It’s interesting to note that “Kim’s/Tyrone’s” REAL gripe—as s/he stated in his review—is the interaction that we had over here regarding his disingenous, bigoted comments over here.

    Among other pre-existing reasons for his spite, “Kim/Tyrone” is angry that I’m Muslim. He’s angry that I remain Muslim despite my chagrin with the destructive antics of many African-American Sunni Muslims. That’s most of what’s at the root of this. Not the book. If his review was sincere, he would have done the review BEFORE coming to this blog with his word games, and not AFTER being unmasked about his word games, and overall bad-faith attempt at derailing. [See my above replies to him for the details of what I'm referring to.]

    Anyone who reads the above exchange will see that s/he’s stung and angry because I caught him/her in some mess over here, and so s/he lashed out at Amazon.com. This is a common behavior pattern with “haters.” Their motives are transparent and utterly predictable. I was waiting to see how long it would take “Kim/Tyrone” to do this. As I expected, not long. {chuckling}

    So, “Kim/Tyrone” has given me an appropriate opportunity to repeat an earlier “call to action” comment, where I said:

    “Everybody:

    It’s a common pattern that haters are quick to flex their hateration. They usually don’t have anything else to do with their time. The haters are too incompetent to build or create anything of their own, but they are quick to try to tear down other things.

    Meanwhile, decent people are often slow to actively support the things that they believe are worthy of their support. Often, decent people allow the haters to have the last word in various situations.

    Here’s the challenge to those of you who support this particular message of abundant life for BW:

    If you support this message, then it would be helpful for you to make a point of going to Amazon.com and leaving a short, HONEST review of the book (only after you’ve had time to actually read the book). And also do the same for any other book that you believe supports the empowerment of BW and Black girls.

    I can’t speak to what other authors prefer, but I can speak to what I prefer——I prefer HONEST reviews.

    Let me be clear:

    1-I’m NOT suggesting that folks run over to Amazon.com to give reviews that they don’t believe. I’m not fishing for insincere compliments. I’m suggesting that after you’ve had a chance to actually read the book, that you go over there and say what you honestly think about the book. INCLUDING the things you think are FLAWED about the book and its arguments.

    2-If any of you decide to leave a review at Amazon.com, please DON’T waste time talking about the hater. The hater is not the point. The point would be to give an short, HONEST reaction to the book, if you decide to do so.

    Again, let me stress that I’m NOT fishing for you to say anthing you don’t believe. Just HONEST reviews to counter the droppings that were left by the hater.

    We can all support various messages in different ways. Everybody has their unique contribution to make. Leaving a short, HONEST review at Amazon.con is something that you can do that I would greatly appreciate.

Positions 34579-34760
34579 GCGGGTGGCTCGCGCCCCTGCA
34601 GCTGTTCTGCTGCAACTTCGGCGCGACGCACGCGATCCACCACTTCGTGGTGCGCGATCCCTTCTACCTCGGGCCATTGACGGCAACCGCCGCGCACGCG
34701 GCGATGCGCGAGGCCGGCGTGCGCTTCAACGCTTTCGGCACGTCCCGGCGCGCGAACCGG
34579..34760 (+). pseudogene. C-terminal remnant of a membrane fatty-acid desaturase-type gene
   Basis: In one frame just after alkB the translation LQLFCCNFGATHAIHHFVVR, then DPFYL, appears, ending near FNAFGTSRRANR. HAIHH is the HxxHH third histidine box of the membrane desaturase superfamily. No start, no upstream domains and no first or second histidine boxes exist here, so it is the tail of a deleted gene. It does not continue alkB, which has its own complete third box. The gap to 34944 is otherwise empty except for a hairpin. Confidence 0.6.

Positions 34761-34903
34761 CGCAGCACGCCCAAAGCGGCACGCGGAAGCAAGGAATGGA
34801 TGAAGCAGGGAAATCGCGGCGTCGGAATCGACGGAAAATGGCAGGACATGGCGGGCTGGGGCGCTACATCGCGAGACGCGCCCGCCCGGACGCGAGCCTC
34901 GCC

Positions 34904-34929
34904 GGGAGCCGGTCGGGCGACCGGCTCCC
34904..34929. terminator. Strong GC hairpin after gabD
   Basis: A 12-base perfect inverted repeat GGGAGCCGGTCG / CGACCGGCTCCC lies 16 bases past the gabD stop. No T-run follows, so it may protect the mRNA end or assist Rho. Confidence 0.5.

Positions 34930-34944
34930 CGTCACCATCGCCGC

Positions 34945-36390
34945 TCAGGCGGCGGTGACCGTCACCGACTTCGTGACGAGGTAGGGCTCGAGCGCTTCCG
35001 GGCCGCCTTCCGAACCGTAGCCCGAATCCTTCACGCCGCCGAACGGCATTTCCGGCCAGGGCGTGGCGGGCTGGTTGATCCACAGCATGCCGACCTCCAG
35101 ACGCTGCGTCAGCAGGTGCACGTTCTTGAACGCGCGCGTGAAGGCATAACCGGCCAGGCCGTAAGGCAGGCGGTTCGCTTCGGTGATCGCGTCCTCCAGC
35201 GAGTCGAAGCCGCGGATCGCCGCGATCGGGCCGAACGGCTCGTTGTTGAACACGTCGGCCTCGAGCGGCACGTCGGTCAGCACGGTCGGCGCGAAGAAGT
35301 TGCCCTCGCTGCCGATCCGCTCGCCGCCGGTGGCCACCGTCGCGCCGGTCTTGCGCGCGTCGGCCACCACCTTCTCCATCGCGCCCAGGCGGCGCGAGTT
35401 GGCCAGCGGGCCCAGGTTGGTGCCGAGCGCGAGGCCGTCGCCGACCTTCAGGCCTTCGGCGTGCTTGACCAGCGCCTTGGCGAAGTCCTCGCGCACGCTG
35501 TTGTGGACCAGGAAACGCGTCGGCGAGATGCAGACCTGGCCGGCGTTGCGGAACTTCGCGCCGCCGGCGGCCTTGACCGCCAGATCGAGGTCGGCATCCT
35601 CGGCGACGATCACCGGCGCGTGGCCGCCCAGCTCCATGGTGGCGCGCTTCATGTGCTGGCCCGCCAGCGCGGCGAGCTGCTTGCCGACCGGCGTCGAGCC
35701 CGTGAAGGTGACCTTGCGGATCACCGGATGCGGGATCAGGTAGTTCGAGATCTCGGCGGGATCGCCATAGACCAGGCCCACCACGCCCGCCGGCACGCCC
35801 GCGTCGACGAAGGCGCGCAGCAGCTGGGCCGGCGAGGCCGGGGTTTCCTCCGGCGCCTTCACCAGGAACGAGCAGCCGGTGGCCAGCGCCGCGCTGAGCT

**Leaving this thread’s conversation again. {chuckling}**

    Peace, blessings and solidarity.

  33. Kaneisha says:

    I LOVED Karyn’s book! I’m hosting a giveaway on my blog of her book until April 5th! Come on over and win one! http://crazygirlnation.com/2010/03/book-giveaway-dont-bring-home-a-white-boy/

    • Kaneisha,

      I don’t like spam comments and I usually won’t publish them. I let it go this time because this particular bit of spam helps promote Karyn’s book. Please consider this your first and final warning.

      From Wikipedia:

      “Most forum spam consists of links to external sites, with the dual goals of increasing search engine visibility in highly competitive areas such as weight loss, pharmaceuticals, gambling, pornography, real estate or loans, and generating more traffic for these commercial websites. Some of these links contain code to track the spambot’s identity if a sale goes through, when the spammer behind the spambot works on commission.

      Spam posts may contain anything from a single link, to dozens of links. Text content is minimal, usually innocuous and unrelated to the forum’s topic, or in a very old thread that is revived by the spammer solely for the purpose of spamming links.(emphasis added)

      Peace, blessings and solidarity.

  34. Rhonda says:

    I don’t know if you will print this comment, because I have arrived late to this dance, but I think it fits in with this post of yours:

    About a year ago, I was listening to a BBC radio news story about a county in Ireland that looked into what had happened to its citizens who immigrated during the late 1800s. They traced one man back, who made it to Kentucky. This man married a [former slave] black woman. That man turned out to be the great-grandfather of Muhammad Ali (ne Cassius Clay)! The reason for the story, was because the county invited Ali to visit to bestow upon him, and for him to claim, his Irish heritage: Ali accepted their invitation.